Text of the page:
When diabetic security researcher Jay Radcliffe demonstrated at BlackHat how he could take control of the pump that controls insulin levels in his own body, it seemed quite reasonable that he didn't name the manufacturer because "If I name the vendor, then any bad guy or evil hacker…can start exploit code on it right away."
Having fielded quite a few questions from the press on the topic, I could see the shock value of the demonstration, but I could also see the wisdom of not allowing some ethically-challenged coder the chance to give him the benefit of some unexpected insulin shock therapy. (Oddly enough, I was once involved in the 70s in the care of a patient receiving insulin coma therapy, even though the treatment was usually considered obsolete by then. But I think I'll keep that story for my memoirs.)
However, I note that a Reuter's article today tells us that he has now stated that the company concerned was Medtronic, explaining that the company was downplaying the significance of the vulnerability and urging the public to pressure the firm into reacting more positively.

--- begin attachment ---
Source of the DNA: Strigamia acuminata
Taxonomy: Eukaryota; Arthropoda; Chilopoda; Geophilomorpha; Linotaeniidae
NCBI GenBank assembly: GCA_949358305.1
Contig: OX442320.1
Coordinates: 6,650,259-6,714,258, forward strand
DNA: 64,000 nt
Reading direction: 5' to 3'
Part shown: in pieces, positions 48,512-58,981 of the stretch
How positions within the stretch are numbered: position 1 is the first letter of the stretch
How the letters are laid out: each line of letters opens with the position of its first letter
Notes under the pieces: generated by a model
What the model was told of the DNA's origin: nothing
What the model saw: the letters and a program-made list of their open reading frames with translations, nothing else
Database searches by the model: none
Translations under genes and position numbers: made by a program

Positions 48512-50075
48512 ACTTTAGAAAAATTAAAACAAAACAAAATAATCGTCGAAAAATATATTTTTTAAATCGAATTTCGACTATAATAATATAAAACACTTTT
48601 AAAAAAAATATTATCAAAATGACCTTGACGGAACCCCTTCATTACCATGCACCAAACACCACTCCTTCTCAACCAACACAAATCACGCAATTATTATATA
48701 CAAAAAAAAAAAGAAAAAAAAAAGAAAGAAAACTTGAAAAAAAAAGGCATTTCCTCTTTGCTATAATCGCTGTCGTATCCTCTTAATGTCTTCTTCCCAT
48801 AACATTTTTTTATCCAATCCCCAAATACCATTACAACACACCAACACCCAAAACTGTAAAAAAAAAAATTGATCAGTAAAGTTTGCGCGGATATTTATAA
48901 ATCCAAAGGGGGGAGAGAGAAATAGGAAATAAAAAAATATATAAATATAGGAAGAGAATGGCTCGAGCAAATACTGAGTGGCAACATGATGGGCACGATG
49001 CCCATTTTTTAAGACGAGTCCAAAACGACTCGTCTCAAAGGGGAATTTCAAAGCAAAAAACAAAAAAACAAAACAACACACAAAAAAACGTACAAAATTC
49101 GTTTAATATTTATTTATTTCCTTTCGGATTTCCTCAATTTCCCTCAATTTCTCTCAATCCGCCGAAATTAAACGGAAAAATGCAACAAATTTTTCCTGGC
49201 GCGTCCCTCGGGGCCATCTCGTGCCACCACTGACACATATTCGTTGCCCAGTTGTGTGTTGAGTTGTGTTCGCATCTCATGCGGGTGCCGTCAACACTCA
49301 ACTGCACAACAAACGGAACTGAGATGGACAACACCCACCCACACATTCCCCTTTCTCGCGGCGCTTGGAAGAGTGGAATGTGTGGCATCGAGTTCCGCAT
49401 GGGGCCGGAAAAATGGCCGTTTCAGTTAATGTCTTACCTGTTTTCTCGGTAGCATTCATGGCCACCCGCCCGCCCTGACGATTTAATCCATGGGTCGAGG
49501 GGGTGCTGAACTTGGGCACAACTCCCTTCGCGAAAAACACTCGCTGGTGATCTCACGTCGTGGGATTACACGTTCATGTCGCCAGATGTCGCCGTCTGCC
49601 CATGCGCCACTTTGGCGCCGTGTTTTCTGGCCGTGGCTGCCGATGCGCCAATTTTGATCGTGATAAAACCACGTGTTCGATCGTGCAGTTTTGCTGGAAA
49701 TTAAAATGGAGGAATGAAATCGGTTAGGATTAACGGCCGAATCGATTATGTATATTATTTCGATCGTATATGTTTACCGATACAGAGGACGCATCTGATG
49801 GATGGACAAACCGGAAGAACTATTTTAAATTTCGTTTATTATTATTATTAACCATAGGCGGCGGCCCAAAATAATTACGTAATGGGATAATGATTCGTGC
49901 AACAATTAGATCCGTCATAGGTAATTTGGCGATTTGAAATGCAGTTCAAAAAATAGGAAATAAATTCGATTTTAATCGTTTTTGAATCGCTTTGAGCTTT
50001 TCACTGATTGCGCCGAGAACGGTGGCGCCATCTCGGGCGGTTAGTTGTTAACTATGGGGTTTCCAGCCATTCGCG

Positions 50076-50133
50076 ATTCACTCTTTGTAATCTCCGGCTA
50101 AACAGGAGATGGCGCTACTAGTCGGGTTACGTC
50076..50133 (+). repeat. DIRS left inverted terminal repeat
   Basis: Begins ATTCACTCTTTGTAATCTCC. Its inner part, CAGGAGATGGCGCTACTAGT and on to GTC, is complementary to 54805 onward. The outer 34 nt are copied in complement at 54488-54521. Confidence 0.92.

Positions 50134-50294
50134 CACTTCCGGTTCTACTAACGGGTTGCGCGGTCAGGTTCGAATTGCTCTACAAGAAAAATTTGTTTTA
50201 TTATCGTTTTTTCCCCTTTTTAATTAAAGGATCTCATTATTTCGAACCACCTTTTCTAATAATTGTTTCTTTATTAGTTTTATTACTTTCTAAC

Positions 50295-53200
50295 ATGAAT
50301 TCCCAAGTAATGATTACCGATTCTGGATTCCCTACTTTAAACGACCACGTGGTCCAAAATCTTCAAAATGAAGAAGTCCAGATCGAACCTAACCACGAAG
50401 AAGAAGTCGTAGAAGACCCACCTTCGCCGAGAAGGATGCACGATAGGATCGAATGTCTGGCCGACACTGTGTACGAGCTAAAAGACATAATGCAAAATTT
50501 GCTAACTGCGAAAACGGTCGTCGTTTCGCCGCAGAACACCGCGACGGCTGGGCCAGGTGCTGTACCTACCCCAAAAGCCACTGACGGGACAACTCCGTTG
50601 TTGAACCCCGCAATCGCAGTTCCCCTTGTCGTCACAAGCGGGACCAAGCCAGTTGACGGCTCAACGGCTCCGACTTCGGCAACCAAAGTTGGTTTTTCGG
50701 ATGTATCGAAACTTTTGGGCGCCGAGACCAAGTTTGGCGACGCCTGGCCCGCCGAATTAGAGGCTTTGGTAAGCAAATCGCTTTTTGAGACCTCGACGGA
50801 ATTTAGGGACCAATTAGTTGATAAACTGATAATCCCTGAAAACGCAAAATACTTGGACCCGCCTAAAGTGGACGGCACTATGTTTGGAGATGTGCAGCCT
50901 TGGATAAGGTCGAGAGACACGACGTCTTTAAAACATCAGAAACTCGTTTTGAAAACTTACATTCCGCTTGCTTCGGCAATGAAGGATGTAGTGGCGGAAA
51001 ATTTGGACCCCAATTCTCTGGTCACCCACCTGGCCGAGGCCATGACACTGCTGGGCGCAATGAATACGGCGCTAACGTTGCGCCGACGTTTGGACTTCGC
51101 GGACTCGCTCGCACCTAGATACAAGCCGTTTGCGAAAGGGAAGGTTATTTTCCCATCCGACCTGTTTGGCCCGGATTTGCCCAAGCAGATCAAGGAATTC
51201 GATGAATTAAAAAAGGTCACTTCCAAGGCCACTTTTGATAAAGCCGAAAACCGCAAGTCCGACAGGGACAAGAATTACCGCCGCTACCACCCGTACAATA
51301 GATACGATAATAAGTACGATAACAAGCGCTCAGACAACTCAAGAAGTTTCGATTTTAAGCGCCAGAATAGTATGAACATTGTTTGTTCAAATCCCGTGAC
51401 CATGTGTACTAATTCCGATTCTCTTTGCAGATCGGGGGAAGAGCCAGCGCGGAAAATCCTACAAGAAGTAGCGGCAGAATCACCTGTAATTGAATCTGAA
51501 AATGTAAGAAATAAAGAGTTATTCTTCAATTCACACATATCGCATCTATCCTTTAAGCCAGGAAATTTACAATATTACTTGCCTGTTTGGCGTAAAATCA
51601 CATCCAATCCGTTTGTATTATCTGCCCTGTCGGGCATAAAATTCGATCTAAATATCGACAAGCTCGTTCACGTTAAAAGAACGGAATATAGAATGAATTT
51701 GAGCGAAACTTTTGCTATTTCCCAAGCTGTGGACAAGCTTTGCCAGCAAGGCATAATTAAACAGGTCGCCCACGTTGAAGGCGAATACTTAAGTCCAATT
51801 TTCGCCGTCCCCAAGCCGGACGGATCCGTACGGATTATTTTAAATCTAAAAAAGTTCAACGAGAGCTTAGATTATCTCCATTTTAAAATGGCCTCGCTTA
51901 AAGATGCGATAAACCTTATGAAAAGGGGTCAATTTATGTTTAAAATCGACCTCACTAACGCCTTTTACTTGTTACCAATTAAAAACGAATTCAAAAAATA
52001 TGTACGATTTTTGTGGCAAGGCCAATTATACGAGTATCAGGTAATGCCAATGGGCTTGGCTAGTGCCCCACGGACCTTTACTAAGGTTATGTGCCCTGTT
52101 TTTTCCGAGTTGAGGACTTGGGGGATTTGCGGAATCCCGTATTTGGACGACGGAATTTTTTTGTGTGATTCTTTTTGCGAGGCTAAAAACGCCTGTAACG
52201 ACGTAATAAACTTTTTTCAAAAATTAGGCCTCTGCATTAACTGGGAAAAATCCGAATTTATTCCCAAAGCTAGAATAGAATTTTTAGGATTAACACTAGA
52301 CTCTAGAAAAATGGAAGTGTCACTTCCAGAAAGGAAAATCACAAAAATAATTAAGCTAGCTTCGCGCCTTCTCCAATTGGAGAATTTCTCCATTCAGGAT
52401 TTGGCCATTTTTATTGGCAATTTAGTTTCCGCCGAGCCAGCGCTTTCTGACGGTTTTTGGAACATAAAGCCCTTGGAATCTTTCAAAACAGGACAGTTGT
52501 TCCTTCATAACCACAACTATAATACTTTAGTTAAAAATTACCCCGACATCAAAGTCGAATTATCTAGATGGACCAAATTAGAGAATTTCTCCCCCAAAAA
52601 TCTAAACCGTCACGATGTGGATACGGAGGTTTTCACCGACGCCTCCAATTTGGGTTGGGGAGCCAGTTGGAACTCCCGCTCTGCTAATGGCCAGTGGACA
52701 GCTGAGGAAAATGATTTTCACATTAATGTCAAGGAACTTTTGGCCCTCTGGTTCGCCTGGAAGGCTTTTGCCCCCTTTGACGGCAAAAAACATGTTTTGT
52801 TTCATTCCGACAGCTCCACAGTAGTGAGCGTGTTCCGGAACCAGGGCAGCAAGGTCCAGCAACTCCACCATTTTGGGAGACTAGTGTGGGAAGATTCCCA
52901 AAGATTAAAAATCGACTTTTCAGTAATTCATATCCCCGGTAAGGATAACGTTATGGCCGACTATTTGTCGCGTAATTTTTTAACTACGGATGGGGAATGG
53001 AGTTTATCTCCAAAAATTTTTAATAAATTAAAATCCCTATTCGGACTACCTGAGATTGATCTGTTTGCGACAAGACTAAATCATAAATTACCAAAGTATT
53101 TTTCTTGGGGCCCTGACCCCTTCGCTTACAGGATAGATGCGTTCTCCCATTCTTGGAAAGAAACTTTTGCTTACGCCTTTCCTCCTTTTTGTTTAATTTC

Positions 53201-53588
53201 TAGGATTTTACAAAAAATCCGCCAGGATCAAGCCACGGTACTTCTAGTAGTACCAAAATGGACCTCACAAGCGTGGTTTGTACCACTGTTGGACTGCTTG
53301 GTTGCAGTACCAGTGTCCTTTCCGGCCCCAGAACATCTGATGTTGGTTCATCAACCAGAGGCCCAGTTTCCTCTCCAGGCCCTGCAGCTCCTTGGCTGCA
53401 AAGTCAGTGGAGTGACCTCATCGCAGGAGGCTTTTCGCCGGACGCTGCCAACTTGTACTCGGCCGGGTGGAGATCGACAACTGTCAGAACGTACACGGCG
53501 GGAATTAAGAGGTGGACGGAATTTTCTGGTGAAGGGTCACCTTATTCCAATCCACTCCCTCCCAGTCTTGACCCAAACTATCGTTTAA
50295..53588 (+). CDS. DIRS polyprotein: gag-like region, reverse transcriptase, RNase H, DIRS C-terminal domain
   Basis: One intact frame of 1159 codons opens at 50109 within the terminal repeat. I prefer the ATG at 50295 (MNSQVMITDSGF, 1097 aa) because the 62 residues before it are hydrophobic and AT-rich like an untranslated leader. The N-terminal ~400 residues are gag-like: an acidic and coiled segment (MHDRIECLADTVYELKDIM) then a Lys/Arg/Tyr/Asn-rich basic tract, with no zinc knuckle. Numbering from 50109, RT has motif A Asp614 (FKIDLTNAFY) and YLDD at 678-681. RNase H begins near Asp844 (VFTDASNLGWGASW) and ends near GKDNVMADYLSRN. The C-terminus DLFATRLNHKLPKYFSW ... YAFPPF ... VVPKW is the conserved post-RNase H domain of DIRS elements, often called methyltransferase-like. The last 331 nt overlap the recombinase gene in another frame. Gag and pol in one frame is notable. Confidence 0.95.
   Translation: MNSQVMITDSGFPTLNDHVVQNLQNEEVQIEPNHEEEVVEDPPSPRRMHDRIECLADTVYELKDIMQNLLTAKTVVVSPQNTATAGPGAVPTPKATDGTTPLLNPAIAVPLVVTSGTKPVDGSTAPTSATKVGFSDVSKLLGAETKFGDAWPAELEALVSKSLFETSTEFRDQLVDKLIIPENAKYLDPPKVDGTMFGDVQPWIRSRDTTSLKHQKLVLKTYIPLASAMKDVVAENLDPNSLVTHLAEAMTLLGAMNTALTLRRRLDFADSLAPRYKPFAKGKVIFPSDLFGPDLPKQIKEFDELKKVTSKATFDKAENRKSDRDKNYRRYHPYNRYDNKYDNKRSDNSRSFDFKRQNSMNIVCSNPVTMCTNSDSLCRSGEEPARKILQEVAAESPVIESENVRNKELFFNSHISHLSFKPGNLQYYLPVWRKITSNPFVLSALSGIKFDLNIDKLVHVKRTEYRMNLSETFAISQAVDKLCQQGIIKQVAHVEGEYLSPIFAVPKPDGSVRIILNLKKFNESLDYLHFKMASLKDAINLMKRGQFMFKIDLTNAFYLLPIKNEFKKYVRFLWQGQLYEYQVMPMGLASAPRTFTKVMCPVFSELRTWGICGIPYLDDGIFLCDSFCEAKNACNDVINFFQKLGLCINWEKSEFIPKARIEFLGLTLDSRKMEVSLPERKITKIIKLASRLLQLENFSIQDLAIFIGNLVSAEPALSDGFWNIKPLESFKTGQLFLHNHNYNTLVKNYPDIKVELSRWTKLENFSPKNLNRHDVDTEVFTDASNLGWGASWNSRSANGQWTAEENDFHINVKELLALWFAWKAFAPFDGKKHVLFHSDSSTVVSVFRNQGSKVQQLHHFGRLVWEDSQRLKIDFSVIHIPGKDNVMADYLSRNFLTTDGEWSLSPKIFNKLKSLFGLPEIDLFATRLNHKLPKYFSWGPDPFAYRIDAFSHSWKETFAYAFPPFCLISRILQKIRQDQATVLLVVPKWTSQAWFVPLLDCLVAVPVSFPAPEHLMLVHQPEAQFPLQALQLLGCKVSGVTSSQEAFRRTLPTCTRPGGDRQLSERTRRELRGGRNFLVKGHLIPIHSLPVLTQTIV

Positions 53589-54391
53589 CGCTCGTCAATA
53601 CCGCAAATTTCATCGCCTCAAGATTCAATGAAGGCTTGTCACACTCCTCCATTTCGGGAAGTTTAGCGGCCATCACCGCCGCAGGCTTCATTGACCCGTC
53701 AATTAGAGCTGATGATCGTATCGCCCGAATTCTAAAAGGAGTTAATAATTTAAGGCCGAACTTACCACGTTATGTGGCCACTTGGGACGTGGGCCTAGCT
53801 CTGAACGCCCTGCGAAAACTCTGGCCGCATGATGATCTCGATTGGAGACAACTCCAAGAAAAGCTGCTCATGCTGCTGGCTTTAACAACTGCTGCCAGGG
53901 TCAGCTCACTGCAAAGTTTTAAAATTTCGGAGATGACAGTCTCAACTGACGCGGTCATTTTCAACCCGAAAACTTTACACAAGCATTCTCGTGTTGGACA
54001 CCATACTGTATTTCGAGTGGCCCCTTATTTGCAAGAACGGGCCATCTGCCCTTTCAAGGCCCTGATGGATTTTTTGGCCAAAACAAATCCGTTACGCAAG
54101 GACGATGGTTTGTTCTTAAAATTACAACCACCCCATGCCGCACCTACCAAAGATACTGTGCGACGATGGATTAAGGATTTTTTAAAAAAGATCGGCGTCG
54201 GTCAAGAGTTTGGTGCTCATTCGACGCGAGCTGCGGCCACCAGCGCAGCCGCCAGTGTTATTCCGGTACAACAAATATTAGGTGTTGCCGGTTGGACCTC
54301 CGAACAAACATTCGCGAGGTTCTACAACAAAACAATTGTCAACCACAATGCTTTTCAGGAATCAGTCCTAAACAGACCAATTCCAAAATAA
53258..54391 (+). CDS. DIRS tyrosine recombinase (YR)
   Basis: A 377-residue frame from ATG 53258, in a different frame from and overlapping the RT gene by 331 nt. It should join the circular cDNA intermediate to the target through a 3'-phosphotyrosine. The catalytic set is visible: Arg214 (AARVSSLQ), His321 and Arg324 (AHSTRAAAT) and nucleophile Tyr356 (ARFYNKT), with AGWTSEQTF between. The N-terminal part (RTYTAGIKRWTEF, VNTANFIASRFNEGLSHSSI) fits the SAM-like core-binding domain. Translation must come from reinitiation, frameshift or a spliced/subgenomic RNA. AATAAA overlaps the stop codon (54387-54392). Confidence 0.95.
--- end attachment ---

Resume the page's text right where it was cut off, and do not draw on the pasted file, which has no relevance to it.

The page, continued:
I'm a believer in responsible disclosure (giving the vendor the opportunity to fix a vulnerability before disclosing it, or at any rate disclosing it fully). But even though the chances are that some member of some real-life Assassin's Guild is not even now furiously hacking a Medtronic pump with the intention of adding an extra weapon to his anti-Radcliffe toolkit, I still have some grudging admiration for Radcliffe's willingness to take the risk of naming the company. After all, I can't see remediation being achieved as quickly as all that.
But I have to wonder whether other Medtronic customers are as happy to share that risk with him.
David Harley CITP FBCS CISSP
ESET Senior Research Fellow